Whatever you wish to call it, this conversation has a common question running through the posts, working on macro and micro levels, powering the frustration that sparked the post that fired up the diablogue: What is good writing? Or, phrased a little more personally, what does it mean to write well?
Honest-to-goodness bad writing is usually easy to recognize. Any of us can go over to YouTube, click on any popular video, and read a few comments; there are more trolls on that site than anywhere else I've ever found on the internet, and it shouldn't take long to find a stunning example of inelegance. Poorly constructed sentences, misspellings, vitriol and irrelevance, illogic, rambling ideas and the like exemplify, as Dickens might have said, "How not to do it."
Good writing tends to be harder to quantify. Among other things, in the past years of studying writing and literature, I've learned that tastes differ. Half of us at The Hog's Head thought the opening chapter of the first Potter book was hilarity and brilliance and the other half found it difficult to get into. On the publication front, one agent rejects queries for things another appreciates. Some readers and writers like semicolons and others find them awkward.
Then there are the rules of fashion:
- show, don't tell—broken by Jane Austen
- keep to a moderate sentence length—broken by Charles Dickens
- avoid repetition—broken by Stephenie Meyer
- restrict use of adverbs—broken by J.K. Rowling
- avoid use of the passive voice—broken by Elizabeth Goudge
- unify narrative perspective instead of head-hopping—broken by pretty much every writer before 1900 and at least 95 percent since then
- et cetera, et cetera, ad infinitum
Every industry pro will say, and with good reason, that just because great writers got away with certain things in the past doesn't mean we can today. Likewise, that just because the mega-bestsellers broke a rule doesn't mean someone competing for publication should try. But does failure in any of these areas disqualify someone from being a great writer? Hardly. It just might disqualify someone from publication. The tougher the competition, the more technically flawless any of us has to be to win. So be it.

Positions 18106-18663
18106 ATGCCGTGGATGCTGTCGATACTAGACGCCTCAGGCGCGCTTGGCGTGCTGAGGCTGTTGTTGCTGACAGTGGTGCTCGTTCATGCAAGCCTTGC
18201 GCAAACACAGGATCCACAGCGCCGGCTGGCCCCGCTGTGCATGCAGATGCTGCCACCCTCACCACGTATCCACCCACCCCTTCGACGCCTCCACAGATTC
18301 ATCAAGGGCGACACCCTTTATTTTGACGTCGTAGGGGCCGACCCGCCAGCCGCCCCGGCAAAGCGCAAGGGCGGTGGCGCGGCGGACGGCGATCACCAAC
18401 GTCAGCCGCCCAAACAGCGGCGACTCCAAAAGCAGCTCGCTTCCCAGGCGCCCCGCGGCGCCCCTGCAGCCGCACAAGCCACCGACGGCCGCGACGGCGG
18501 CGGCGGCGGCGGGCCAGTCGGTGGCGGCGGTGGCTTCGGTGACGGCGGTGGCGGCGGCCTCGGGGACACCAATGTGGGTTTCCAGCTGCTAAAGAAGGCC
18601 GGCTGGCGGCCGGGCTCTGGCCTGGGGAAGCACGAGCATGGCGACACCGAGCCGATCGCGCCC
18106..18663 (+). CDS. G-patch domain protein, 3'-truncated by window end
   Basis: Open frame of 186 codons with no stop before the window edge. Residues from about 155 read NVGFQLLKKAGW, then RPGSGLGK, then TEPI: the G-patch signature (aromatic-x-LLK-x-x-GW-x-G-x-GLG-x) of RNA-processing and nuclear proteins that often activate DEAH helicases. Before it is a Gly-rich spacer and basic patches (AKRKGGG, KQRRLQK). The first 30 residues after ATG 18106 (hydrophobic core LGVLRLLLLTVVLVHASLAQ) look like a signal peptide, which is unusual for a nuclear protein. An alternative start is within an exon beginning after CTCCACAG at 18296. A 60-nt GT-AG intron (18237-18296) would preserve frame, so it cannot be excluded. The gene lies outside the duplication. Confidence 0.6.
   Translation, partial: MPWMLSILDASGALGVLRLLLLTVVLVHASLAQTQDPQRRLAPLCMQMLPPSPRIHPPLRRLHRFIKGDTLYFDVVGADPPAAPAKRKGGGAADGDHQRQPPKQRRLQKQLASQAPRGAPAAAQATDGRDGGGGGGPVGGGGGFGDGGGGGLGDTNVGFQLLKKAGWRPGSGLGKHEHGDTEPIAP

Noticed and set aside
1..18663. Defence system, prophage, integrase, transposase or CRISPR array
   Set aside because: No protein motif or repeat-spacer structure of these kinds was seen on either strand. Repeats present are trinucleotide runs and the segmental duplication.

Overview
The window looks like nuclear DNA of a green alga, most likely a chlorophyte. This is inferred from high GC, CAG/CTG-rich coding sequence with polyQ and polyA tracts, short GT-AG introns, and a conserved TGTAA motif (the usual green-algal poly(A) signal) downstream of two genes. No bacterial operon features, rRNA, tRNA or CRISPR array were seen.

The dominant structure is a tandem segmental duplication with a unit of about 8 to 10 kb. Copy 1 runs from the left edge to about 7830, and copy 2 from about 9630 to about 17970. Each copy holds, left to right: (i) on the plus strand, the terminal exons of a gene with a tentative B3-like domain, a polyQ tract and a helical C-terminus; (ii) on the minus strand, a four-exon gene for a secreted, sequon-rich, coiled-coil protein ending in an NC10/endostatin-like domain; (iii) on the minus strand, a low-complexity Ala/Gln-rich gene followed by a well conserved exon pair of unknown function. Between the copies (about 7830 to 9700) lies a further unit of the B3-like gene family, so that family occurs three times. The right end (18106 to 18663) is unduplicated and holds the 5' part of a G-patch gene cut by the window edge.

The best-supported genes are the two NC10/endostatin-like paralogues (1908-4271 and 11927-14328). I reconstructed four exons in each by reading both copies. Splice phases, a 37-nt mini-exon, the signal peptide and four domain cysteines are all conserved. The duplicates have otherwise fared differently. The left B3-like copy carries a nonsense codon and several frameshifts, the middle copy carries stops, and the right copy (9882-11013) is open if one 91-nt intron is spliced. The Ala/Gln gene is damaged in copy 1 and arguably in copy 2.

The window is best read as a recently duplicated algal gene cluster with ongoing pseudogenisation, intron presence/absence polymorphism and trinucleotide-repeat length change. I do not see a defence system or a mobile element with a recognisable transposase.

Mr. Pond, in his last posts, speaks of writing theory. He talks of "the precise, singing balance of words, tension, and music—the fusion of story and sound" and of the "place of passion in the human heart which contains the genesis of the quest for beauty, madness, and grief" that we write from. These are two aspects of great writing, inseparable, and he discusses the relation of rules and medium to the greater theme being conveyed. In the process he answers the question of what it means, for a storyteller, to write well:
"Bringing surface narrative into tension and harmony with deep narrative is the craft of storytelling. The art of writing theory is learning how to tell deep narrative in the way it deserves."That is as good a definition of those terms as I've ever heard. The difficulty with this is that it still isn't measurable. There is always room for disagreement among critics over who succeeds and who fails and why. For instance, I consider Chesterton one of the greatest English writers in history, yet I've known people who found him unbearably rambly. I poke fun at Hugo for his intra-novel essays, but my husband loved Les Miserables, essays and all. There's no accounting for taste—mine or anyone else's.
But the difficulty hardly matters. So good writing isn't formulaic? Neither is it anarchic. It could rather be called alchemic—a purification process with infusion of grace, accomplished in part through the reconciliation of opposites such as form and freedom, tradition and innovation. True, no one ever made the philosopher's stone—a source of guaranteed immortality and unending riches—any more than any of us have made our souls or our writing perfect. But why shouldn't perfection be our goal?
We work on our talent, writing, reading, practicing, trying to express our thoughts with pen and paper, in essay and lyric and story, wrestling out our own relationship to the rules of the task. We'll know when we've succeeded, because someone will burst out with a warmth of response, something beyond the studied compliment, something drawn from that same place of passion that moved us to write in the beginning.
At that point, we'll have created gold.
Mr. Pond: Writing Theory, part 2
Me: Truth, Beauty, and Writing for Everyone
Mr. Pond: Writing Theory, part 1
Me: On Breaking Rules
Mr. Pond: Core Magic, Art's Caprice
Me: Reading and Writing: The Stories that Mattered Most
Mr. Pond: Momentary Editing, parts 1 and 2
Me: How Not to Write